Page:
I must write a program that gives the maximum product of the numbers that added are equal to n, a value entered by user. I could only come up with a a simplified version of the program, based on a supposition I made, that the biggest product is the one obtained by multiplying its basic prime factors. I'll give an example:

for n=10

biggest product possible is 2^5, 2+2+2+2+2=2*5=10

for n=11

biggest product possible is 2^4*3, 2+2+2+2+3=11 (if n is impair then the last term of the multiplication must not be 1 because 2^5*1<2^4*3)

How could I make a program that runs through all the possible products (for example, if n=5, it will test 1*1*1*1*1, 1*1*1*2, 1*1*3, etc.)

This is from a test for college admission and I don't know if my simplified solution would get max points, or any points at all.

for n=10

biggest product possible is 2^5, 2+2+2+2+2=2*5=10

for n=11

biggest product possible is 2^4*3, 2+2+2+2+3=11 (if n is impair then the last term of the multiplication must not be 1 because 2^5*1<2^4*3)

How could I make a program that runs through all the possible products (for example, if n=5, it will test 1*1*1*1*1, 1*1*1*2, 1*1*3, etc.)

This is from a test for college admission and I don't know if my simplified solution would get max points, or any points at all.

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Maybe i am wrong because I have not understood the assignment but in my opinion the biggest product for n=10 is 25 ( 5 * 5 ).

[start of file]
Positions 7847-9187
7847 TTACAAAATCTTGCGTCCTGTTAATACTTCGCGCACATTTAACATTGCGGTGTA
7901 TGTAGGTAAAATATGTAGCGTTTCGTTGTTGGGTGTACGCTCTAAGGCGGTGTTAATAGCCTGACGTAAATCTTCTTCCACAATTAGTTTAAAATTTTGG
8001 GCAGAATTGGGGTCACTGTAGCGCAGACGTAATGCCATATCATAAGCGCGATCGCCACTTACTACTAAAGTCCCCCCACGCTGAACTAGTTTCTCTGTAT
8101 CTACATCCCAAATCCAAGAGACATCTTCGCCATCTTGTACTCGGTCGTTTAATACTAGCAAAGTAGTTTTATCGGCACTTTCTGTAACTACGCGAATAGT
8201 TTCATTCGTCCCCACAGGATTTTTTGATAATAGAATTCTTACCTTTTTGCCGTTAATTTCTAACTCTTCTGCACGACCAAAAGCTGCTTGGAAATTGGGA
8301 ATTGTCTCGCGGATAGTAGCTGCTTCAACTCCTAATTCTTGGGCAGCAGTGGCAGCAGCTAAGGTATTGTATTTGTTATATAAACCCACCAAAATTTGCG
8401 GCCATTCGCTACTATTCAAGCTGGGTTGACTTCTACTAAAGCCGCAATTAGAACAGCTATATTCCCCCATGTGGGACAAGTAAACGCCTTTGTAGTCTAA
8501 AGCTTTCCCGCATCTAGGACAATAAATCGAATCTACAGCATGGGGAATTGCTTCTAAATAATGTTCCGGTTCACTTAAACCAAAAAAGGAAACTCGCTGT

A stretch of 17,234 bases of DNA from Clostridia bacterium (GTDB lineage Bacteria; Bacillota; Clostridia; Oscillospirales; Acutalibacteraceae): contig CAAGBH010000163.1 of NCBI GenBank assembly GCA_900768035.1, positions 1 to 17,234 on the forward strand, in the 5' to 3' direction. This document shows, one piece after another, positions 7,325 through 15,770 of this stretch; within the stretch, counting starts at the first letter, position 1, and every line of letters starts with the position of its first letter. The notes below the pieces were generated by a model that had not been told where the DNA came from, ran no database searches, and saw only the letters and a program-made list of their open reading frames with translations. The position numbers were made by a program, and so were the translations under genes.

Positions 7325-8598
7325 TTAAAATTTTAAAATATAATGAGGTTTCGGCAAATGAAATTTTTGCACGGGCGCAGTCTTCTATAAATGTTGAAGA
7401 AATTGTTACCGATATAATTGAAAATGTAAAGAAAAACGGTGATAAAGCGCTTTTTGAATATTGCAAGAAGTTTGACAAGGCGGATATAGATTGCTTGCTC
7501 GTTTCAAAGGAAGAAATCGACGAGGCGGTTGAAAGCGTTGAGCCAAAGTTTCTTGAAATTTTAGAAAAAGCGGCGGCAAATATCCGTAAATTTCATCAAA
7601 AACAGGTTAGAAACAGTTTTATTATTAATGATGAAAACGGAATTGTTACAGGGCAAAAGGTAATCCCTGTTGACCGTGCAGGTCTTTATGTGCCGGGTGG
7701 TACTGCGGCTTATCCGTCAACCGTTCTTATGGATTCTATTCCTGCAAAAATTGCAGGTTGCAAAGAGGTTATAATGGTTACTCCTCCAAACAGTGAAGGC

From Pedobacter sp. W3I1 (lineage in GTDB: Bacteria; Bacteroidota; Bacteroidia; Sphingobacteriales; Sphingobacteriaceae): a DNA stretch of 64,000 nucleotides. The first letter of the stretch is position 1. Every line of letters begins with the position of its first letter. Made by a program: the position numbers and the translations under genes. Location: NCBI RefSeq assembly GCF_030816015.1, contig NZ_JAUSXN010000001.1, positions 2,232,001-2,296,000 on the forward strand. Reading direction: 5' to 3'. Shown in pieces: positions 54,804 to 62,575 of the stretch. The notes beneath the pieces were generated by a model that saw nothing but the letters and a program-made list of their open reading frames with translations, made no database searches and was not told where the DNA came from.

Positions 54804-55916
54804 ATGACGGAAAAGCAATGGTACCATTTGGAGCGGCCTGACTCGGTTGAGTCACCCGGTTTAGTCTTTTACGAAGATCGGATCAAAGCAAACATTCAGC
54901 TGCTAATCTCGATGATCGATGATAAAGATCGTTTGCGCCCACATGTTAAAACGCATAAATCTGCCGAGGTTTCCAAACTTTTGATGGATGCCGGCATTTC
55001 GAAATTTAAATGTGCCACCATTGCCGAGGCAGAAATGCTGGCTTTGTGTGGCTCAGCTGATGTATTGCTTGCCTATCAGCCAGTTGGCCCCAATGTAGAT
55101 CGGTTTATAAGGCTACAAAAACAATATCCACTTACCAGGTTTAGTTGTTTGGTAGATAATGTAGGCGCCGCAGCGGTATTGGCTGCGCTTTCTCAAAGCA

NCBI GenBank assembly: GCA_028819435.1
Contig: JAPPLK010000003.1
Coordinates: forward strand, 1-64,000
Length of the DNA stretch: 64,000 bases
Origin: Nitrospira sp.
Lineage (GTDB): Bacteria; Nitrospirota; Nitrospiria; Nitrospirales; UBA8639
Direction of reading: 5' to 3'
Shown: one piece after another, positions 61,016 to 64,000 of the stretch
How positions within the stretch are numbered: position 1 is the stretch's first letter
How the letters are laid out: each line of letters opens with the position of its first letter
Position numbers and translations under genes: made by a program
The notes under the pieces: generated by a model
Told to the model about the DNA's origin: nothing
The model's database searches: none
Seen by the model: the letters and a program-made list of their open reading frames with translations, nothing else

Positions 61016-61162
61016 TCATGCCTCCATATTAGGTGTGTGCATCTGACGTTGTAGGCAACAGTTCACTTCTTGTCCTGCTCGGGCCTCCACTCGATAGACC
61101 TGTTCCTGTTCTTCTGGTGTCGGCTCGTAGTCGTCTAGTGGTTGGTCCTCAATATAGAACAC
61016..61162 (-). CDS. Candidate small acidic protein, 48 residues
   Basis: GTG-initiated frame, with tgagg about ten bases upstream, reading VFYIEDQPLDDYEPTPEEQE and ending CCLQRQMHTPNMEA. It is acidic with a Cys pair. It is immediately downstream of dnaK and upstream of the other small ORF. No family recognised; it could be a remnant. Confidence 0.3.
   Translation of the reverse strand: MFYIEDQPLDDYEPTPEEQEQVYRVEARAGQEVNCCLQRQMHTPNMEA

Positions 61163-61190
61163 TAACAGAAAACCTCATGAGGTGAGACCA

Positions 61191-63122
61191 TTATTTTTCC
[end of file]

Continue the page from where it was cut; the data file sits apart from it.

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Stick to the KISS rule.

Anyway, I believe what you're looking for is something along the lines of:

Anyway, I believe what you're looking for is something along the lines of:

`n = (k/2)^2`

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In your example for n=10, you have 2^5 which is actually supposed to be 32.

2*2*2*2*2 = 32

Assuming that we're only talking about integers here, and not floats, then I think your supposition is correct. After all, multiplying something by 4 is the same as multiplying it by 2*2.

So your program should only run through the prime numbers. And I*think* that you can skip any testing with 1, unless n is a number between 1 and 3.

As for how you're going to create a program that goes through all the possible products, I have no idea. I'm only a beginner, but I think that will take a lot of calculations and not be very efficient.

I think you need to find someone good at math that can give you some more rules on what would create the highest product.

EDIT:

After thinking about it some more, I think that you should make sure you didn't misunderstand the problem. If it's asking for the maximum product of any**two** numbers that added are equal to n, then that is much easier than asking the maximum product of an **indeterminate** amount of numbers that added are equal to n. In the first case, then just use ResidentBiscuit's formula.

2*2*2*2*2 = 32

Assuming that we're only talking about integers here, and not floats, then I think your supposition is correct. After all, multiplying something by 4 is the same as multiplying it by 2*2.

So your program should only run through the prime numbers. And I

As for how you're going to create a program that goes through all the possible products, I have no idea. I'm only a beginner, but I think that will take a lot of calculations and not be very efficient.

I think you need to find someone good at math that can give you some more rules on what would create the highest product.

EDIT:

After thinking about it some more, I think that you should make sure you didn't misunderstand the problem. If it's asking for the maximum product of any

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